Excitation dynamics in Photosystem i from Chlamydomonas reinhardtii. Comparative studies of isolated complexes and whole cells

Wojciech Giera, Sebastian Szewczyk, Michael D. McConnell, Joris Snellenburg, Kevin Redding, Rienk Van Grondelle, Krzysztof Gibasiewicz

    Research output: Contribution to journalArticle

    8 Citations (Scopus)

    Abstract

    Identical time-resolved fluorescence measurements with ∼ 3.5-ps resolution were performed for three types of PSI preparations from the green alga, Chlamydomonas reinhardtii: isolated PSI cores, isolated PSI-LHCI complexes and PSI-LHCI complexes in whole living cells. Fluorescence decay in these types of PSI preparations has been previously investigated but never under the same experimental conditions. As a result we present consistent picture of excitation dynamics in algal PSI. Temporal evolution of fluorescence spectra can be generally described by three decay components with similar lifetimes in all samples (6-8 ps, 25-30 ps, 166-314 ps). In the PSI cores, the fluorescence decay is dominated by the two fastest components (∼ 90%), which can be assigned to excitation energy trapping in the reaction center by reversible primary charge separation. Excitation dynamics in the PSI-LHCI preparations is more complex because of the energy transfer between the LHCI antenna system and the core. The average trapping time of excitations created in the well coupled LHCI antenna system is about 12-15 ps longer than excitations formed in the PSI core antenna. Excitation dynamics in PSI-LHCI complexes in whole living cells is very similar to that observed in isolated complexes. Our data support the view that chlorophylls responsible for the long-wavelength emission are located mostly in LHCI. We also compared in detail our results with the literature data obtained for plant PSI.

    Original languageEnglish (US)
    Pages (from-to)1756-1768
    Number of pages13
    JournalBiochimica et Biophysica Acta - Bioenergetics
    Volume1837
    Issue number10
    DOIs
    StatePublished - 2014

    Fingerprint

    Chlamydomonas reinhardtii
    Fluorescence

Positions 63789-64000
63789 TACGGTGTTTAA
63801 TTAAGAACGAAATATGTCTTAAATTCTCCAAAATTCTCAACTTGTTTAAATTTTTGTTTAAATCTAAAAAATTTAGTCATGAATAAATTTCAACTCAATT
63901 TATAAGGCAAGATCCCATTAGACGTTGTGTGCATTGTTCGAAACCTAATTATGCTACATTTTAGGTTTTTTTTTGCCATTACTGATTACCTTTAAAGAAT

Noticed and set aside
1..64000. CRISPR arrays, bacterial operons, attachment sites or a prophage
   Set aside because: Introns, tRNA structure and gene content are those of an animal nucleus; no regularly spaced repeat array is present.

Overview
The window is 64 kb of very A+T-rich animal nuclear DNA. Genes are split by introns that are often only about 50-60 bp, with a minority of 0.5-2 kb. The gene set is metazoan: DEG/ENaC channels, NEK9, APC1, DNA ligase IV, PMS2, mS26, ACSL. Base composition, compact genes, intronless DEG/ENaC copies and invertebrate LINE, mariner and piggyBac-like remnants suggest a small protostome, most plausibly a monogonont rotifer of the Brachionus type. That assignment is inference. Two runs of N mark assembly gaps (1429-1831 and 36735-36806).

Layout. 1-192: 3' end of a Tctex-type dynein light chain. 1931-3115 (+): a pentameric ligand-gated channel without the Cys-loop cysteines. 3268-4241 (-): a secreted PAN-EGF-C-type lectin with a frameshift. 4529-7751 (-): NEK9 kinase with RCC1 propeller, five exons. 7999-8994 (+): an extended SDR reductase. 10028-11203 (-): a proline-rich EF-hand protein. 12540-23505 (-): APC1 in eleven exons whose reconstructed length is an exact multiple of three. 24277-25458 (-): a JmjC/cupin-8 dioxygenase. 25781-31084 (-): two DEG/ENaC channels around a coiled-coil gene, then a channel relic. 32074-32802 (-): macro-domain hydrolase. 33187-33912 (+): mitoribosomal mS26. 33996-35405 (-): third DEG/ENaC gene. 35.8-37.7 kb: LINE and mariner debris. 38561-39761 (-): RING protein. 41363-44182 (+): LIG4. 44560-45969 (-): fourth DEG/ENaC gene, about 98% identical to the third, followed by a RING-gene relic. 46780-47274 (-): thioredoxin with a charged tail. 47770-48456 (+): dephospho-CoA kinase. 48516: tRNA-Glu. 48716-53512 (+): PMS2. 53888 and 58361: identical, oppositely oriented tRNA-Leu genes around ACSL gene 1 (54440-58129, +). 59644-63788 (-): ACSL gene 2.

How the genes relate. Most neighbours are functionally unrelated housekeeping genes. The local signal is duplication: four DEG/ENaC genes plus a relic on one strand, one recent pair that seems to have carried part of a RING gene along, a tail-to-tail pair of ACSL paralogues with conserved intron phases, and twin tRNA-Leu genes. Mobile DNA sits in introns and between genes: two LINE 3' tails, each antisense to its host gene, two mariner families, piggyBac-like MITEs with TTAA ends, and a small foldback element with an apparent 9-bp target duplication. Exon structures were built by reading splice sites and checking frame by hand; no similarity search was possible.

Antennas
    Cells
    Chlorophyta
    Excitation energy
    Energy Transfer
    Chlorophyll
    Algae
    Energy transfer
    Wavelength

    Keywords

    • Chlamydomonas reinhardtii
    • Light harvesting complex I
    • Photosystem I
    • Red chlorophylls
    • Streak camera
    • Time-resolved fluorescence

    ASJC Scopus subject areas

    • Biochemistry
    • Biophysics
    • Cell Biology

    Cite this

    Excitation dynamics in Photosystem i from Chlamydomonas reinhardtii. Comparative studies of isolated complexes and whole cells. / Giera, Wojciech; Szewczyk, Sebastian; McConnell, Michael D.; Snellenburg, Joris; Redding, Kevin; Van Grondelle, Rienk; Gibasiewicz, Krzysztof.

    In: Biochimica et Biophysica Acta - Bioenergetics, Vol. 1837, No. 10, 2014, p. 1756-1768.

    Research output: Contribution to journalArticle

    Giera, Wojciech ; Szewczyk, Sebastian ; McConnell, Michael D. ; Snellenburg, Joris ; Redding, Kevin ; Van Grondelle, Rienk ; Gibasiewicz, Krzysztof. / Excitation dynamics in Photosystem i from Chlamydomonas reinhardtii. Comparative studies of isolated complexes and whole cells. In: Biochimica et Biophysica Acta - Bioenergetics. 2014 ; Vol. 1837, No. 10. pp. 1756-1768.
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    AU - Redding, Kevin

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    AB - Identical time-resolved fluorescence measurements with ∼ 3.5-ps resolution were performed for three types of PSI preparations from the green alga, Chlamydomonas reinhardtii: isolated PSI cores, isolated PSI-LHCI complexes and PSI-LHCI complexes in whole living cells. Fluorescence decay in these types of PSI preparations has been previously investigated but never under the same experimental conditions. As a result we present consistent picture of excitation dynamics in algal PSI. Temporal evolution of fluorescence spectra can be generally described by three decay components with similar lifetimes in all samples (6-8 ps, 25-30 ps, 166-314 ps). In the PSI cores, the fluorescence decay is dominated by the two fastest components (∼ 90%), which can be assigned to excitation energy trapping in the reaction center by reversible primary charge separation. Excitation dynamics in the PSI-LHCI preparations is more complex because of the energy transfer between the LHCI antenna system and the core. The average trapping time of excitations created in the well coupled LHCI antenna system is about 12-15 ps longer than excitations formed in the PSI core antenna. Excitation dynamics in PSI-LHCI complexes in whole living cells is very similar to that observed in isolated complexes. Our data support the view that chlorophylls responsible for the long-wavelength emission are located mostly in LHCI. We also compared in detail our results with the literature data obtained for plant PSI.

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